Fortune could be so cruel. She had been a real beauty in her day; rosy cheeked, blue eyed, with hair of strawberry gold. A sun bonnet, a crisp blue and white striped dress, two dainty white booties, she had had them all. People, women and children especially, had passed her by and paused to look at her. She could see how they longed to hold her, to touch her dress, to stroke her silky hair. They looked at her with such wanting, and it filled her with pleasure and pride, exciting her beyond measure. That had been when she was new.
She had long since learned that it was not her that they had coveted, but rather her newness. She had possessed this quality then and they had adored her for it. Those had been wonderful days, when she shone bright and clean behind a wall of plastic. No one had dared handle her roughly then. The desire of these passing strangers had awakened desire within her, and soon when they stopped and admired her she wished that they would take her out of the box and clasp her to their breasts. She yearned for them to stroke her hair and touch her dress and cradle her in their arms.
One day a woman with soft white gloves fastened at the wrists by tiny pearls had stopped and smiled at her. Then, joy of joys! The woman had lifted her box from the shelf and carried her away to the man with the black mustache who sometimes dusted the shelves. As the woman carried her away she caught a glimpse of many other beauties behind plastic. They lined the shelves, some smaller, some larger, all watching her leave their ranks with apparent envy. It made her giddy inside.
In the woman’s home she met her first disappointment as the lady left her in the box and did not take her out and hug her as she had supposed would happen. She consoled herself with the woman’s charming smile, and the way she held the box and looked at her with such immense satisfaction. Then the lady put her in a dark closet and left her there for a few days. They were a terrible few days in which she thought that the woman must not have liked her at all. It seemed that she must have thought her so unattractive that she should be shut away in darkness where no one could ever see her again. But after those few days the woman took her out of the closet and smiled at her again and her fears were eased for a moment before the lady wrapped her box up in brightly colored paper. She was once again encapsulated in darkness and suspected that the woman was very unsatisfied with her and it depressed her very much.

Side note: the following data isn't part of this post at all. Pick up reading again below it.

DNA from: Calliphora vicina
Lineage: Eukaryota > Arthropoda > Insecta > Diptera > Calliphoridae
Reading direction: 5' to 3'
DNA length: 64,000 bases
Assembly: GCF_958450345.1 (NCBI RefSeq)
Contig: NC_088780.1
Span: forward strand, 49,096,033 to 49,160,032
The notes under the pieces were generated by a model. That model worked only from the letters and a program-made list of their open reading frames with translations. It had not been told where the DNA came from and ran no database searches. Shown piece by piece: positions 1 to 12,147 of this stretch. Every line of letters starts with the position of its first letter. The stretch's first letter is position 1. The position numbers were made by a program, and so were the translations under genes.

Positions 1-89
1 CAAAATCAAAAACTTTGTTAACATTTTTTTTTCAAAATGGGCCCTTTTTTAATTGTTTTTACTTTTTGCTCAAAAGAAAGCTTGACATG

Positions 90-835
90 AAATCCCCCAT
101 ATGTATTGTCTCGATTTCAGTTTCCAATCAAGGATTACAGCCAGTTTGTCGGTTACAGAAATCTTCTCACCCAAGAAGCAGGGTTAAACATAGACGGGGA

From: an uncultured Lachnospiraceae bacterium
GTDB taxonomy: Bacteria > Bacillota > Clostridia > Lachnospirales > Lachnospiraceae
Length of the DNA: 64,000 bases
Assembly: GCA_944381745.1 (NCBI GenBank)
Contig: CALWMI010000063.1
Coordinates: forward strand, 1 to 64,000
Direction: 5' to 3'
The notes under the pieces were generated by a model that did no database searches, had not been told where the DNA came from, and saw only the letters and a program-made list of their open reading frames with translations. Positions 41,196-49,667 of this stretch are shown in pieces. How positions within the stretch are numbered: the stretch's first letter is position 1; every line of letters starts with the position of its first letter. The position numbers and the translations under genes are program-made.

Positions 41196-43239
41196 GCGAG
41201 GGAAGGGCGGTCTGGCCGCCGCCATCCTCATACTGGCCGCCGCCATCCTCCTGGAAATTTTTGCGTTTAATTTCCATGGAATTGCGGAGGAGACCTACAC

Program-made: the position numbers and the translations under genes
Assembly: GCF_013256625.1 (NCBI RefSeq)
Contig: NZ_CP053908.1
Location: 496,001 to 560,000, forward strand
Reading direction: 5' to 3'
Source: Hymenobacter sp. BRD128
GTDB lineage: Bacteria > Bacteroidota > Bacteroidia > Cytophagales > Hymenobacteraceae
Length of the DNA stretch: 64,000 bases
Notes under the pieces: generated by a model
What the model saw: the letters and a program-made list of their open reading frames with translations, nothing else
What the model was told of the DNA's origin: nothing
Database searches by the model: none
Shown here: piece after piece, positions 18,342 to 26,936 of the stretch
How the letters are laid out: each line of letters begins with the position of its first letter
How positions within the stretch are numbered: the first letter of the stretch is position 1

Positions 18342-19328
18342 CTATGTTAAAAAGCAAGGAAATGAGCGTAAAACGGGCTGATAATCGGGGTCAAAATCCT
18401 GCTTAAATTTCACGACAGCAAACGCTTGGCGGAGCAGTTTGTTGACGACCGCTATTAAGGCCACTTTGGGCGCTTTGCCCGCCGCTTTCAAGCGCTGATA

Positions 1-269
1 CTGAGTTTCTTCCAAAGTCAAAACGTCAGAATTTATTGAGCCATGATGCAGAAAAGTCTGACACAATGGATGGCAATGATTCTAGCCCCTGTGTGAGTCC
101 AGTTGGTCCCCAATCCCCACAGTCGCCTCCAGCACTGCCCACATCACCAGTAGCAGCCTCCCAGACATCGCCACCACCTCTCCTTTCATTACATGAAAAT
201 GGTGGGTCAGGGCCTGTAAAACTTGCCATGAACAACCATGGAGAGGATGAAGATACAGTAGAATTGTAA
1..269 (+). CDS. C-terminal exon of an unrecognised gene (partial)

She was carried away and heard so many strange sounds during the travel and wondered what was happening and whether she was still with the woman or not until the noise reaching into her dark cell was a positive uproar. She was set down and left stationary for quite awhile and she listened with a certain degree of fearfulness to the din outside. Then suddenly the paper was torn and she was abruptly blinded by the brightness of the world. As her vision came into focus it was the face of a little girl that peered down at her through the plastic. The girl beamed, and shouted,
“Oh! She’s so pretty!”
“Thank your Aunt Gertrude.” Another woman’s voice commanded and the child complied with a sugary sweet,
“Thank you aunt Gertrude.”
And she heard the woman who had first worn the gloves with the pearls say,
“You’re welcome darling.”
Then she had been set aside where she could see a number of children sitting around on a green rug and the little girl continued to open more brightly colored parcels. Each time she was reminded who to thank and then she would deliver another mechanically sweet,
And some little girl would smile and say, you’re welcome, or a little boy would stick out his tongue or blush. Then at last they had all gone away and sang and it wasn’t until much later that the girl had returned and opened the box and taken her out.
How to describe that first moment, as the box opened and she felt her spirit whirl like a dozen butterflies and then hot little hands had gripped her, and at last, at long last, she had been hugged. She was pressed against a beating heart and listened to its rapid thumping.